Most managers rely on employee performance evaluation programs to monitor their staff members' strengths, areas for improvement and accomplishments. In order to yield the desired results, reassess these programs regularly.
If you're thinking about revising your evaluation process, you should start by asking yourself the following four questions:
1. Do You Look Forward or Backward?
What do you focus on when your employees arrive for their performance reviews? Are you consistently bringing up issues from weeks or months ago, or re-hashing old disciplinary incidents? If so, it may be time for a change.
As noted by ACHR News, one key mistake that many managers make when they're conducting evaluations is focusing on old problems that should have been addressed as soon as they occurred. If remediation didn't take place at the time of the incident, it may not be appropriate to address the issue during a performance evaluation. If the employee already received discipline and overcame the performance problems, then it's likely not necessary to discuss during the performance review.
Highly critical, negative reviews that don't offer ways to improve may not be as effective as evaluations that identify employee strengths and developmental needs that offer ways to help employees improve.
2. Are You Always Prepared?
When employees arrive for their evaluations, are you prepared with timely questions and relevant data — such as performance logs — or is your plan to "wing it" because you know the staff member quite well or there's "not much to discuss"? According to Security InfoWatch, preparation is key to an effective evaluation. In fact, if you don't have comments and feedback prepared, you might want to reschedule. After all, a lack of preparation gives the impression that you don't take the process seriously. If that's the case, your employees won't take the review seriously, either.
Remember that this in-person discussion should be a conversation between you and your employee. When planning the meeting, you should always schedule enough time to allow the employee to ask any questions they may have and respond to your feedback.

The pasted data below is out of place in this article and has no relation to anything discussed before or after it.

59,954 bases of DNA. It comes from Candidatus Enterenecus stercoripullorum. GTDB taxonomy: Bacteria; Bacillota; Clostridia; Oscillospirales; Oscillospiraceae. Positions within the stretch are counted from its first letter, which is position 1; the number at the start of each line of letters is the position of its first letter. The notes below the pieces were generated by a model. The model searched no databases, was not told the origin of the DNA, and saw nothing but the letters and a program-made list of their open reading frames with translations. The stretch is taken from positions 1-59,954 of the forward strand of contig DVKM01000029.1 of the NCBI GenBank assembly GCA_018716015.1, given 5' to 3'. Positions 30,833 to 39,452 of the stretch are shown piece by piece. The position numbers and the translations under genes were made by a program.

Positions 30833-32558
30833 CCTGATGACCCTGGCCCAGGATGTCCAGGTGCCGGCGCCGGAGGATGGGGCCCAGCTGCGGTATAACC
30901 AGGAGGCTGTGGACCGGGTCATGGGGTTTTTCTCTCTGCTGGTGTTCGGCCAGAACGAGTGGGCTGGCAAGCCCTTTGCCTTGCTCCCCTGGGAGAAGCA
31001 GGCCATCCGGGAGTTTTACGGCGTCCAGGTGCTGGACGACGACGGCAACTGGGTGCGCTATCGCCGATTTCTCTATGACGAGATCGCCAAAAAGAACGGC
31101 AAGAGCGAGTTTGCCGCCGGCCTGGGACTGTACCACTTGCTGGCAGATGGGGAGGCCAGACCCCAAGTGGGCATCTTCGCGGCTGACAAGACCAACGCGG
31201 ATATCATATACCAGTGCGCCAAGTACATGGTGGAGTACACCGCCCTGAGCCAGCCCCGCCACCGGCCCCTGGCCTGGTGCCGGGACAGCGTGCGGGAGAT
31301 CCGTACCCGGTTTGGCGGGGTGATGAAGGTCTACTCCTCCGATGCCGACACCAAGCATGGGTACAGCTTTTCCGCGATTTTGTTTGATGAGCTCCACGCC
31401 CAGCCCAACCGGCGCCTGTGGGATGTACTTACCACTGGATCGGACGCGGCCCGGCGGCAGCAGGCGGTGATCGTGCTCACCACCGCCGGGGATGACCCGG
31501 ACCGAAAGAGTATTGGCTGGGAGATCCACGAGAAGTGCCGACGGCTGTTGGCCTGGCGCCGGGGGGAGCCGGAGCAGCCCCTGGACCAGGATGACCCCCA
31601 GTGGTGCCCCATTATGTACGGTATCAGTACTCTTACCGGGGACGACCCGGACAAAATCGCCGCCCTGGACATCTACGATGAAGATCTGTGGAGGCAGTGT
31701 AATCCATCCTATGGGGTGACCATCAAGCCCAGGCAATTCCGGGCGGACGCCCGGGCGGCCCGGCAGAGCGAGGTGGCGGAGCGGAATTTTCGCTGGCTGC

3. Do Your Evaluations Align With Your Pre-Hire Practices?
It's important to think about the type of pre-hiring practices you have in place and whether your evaluations match these expectations. For example, if your pre-hire testing focused on high-speed, low-error data entry, the same skills should be a priority during subsequent reviews.
4. What's the Goal of This Evaluation Process?
Ultimately, it's most important to think about what you are looking to gain from your employee performance evaluation programs. For many companies, this goal boils down to determining a set of numerical data: "X" amount of employees are high-performing, "Y" are mid-range and "Z" need serious improvement. If that's the case in your business, you should consider focusing more on specific accomplishments that need to be achieved as opposed to numerical or arbitrary performance values.
When you're trying to determine whether you should update your employee performance evaluation system, you should focus on ways to help strengthen performance and reinforce consistent expectations that are clearly communicated. Avoid rehashing past incidents. If you revise your processes, be sure to update any performance review policies to reflect the changes.
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